Monthly Archives: December 2012

Minnesota: land of underused though highly skilled Black quarterbacks

There’s too much emphasis on White and not enough on win 
 

The elephant in the middle of the sports living room is back: another round of a decreasing number of Black quarterbacks (irrespective of RGIII, the phenomenal Black quarterback of the Washington Redskins). Sports columnists in this paper periodically hint at it in terms of Minnesota. Time to put it front and center. Vikings Joe Webb and Gopher MarQueis Grey are highly skilled Black quarterbacks with tremendous talents being underutilized. Let’s talk about it. Continue Reading →

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Top issues for Blacks this legislative session

 

There are going to be a lot of issues on the table in the 2013 legislative session, and this columnist is going to be involved in and writing about issues that have a direct impact on the Black community. With regards to the issue of felons’ right to vote in Minnesota, Blacks are released back into our community and must have every opportunity to be successful after serving time for their crimes. However, this must be balanced with their ability to demonstrate a willingness to live within the laws of the state of Minnesota and not victimize citizens in and/or outside the community. Considering the above paragraph, this columnist sent the following letter to Rep. Steve Simon (appointed to chair the committee dealing with this issue) and to Rep. Rena Moran:

“Rep. Steve Simon, House members,

“My position is that felons must remain law abiding for three years before being eligible to vote, meaning no parole violations or no crimes meeting the level of a felony and/or repeated misdemeanor violations, in reality, any act that is considered a violation of parole and standards set upon release. I do not see a need for anyone not being able to vote while on parole for five years or more. Continue Reading →

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Letter to the Editor: Spike Moss: a true hero

 

I came to Minnesota when I was 16 years old. I am now 50. Spike Moss was in charge of the WAY when I was a teenager. While he never seeks accolades, I think it is important that people know that Spike Moss was instrumental in saving so many youth through his program at the WAY and with the Leo Johnson Drill Team. I have attended funerals where Spike’s influence has been discussed among people my age. Continue Reading →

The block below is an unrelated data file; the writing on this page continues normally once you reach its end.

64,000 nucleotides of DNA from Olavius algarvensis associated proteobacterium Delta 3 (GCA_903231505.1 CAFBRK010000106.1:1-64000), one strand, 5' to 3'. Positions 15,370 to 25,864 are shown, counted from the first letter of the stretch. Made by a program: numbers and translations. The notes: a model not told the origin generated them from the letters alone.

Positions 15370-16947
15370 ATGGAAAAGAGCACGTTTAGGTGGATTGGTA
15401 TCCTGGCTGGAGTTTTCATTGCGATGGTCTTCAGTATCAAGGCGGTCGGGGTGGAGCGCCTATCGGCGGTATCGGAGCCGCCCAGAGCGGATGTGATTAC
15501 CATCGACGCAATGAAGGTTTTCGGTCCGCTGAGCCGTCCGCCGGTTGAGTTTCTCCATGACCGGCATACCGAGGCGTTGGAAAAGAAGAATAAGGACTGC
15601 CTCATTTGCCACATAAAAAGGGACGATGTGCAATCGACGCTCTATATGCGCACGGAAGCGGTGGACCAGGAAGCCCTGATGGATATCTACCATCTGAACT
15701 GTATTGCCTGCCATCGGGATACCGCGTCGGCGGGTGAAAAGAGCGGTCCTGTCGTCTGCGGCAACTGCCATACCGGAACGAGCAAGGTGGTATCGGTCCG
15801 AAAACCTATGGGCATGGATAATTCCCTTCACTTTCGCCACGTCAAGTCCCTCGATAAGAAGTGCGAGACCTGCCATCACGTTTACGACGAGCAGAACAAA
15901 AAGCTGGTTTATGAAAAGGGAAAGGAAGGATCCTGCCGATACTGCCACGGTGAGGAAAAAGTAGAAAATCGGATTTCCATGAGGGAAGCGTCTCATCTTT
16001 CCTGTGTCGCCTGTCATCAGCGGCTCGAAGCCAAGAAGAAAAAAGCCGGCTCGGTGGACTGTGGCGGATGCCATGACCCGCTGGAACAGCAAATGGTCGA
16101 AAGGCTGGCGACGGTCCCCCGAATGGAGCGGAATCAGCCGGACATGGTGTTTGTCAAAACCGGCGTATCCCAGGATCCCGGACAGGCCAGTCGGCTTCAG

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Opportunity and diversity one industry at a time

By Benjamin Todd Jealous

Guest Commentator

 

There is a missing component to the national discussion concerning how to strengthen and rebuild the American economy. It is true that high unemployment, a weak national infrastructure, the need for stronger public education, the concentration of wealth and the deficit are all challenges to the nation’s economy, but being left out of the discussion is the continued economic marginalization of racial and ethnic minorities. The American economy has always been strongest when it’s kept the middle class within reach for most Americans. But with White households holding nearly 20 times the wealth of Black or Latino households, and with rising disparities in unemployment, poverty, and income, the future of the middle class has never looked more uncertain. As the country rapidly becomes majority minority, the nation’s economic well-being is increasingly tied to overcoming racial-economic inequality. Continue Reading →

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Twins outdo Wolves as Whitest pro team in Minnesota

 

Unless things change, the Minnesota Twins won’t have a single African American player on its opening day roster for the 2013 season. In the span of a week — no pun intended — the team unloaded its last two Black players, outfielders Denard Span and Ben Revere, to National League teams. Soon after last season ended, longtime first-base coach Jerry White was let go as well. Up to this point, no one has openly criticized the moves until now: the Twins’ “hot stove” moves left Bernard Walters, MSR’s go-to fan expert, with a cold feeling. “When I looked at the records of these pitchers, only one has a winning record,” he noted after analyzing both the trades. The only result we can be sure of is a Hall and Oates moment for Span (2002) and Revere (2007): They’re gone. Continue Reading →

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Top performers in boys’ hoops

The boys’ basketball season is off and running, and some of the state’s top players are already serving notice that they will be heard from before the season is over. Check out these top performances so far: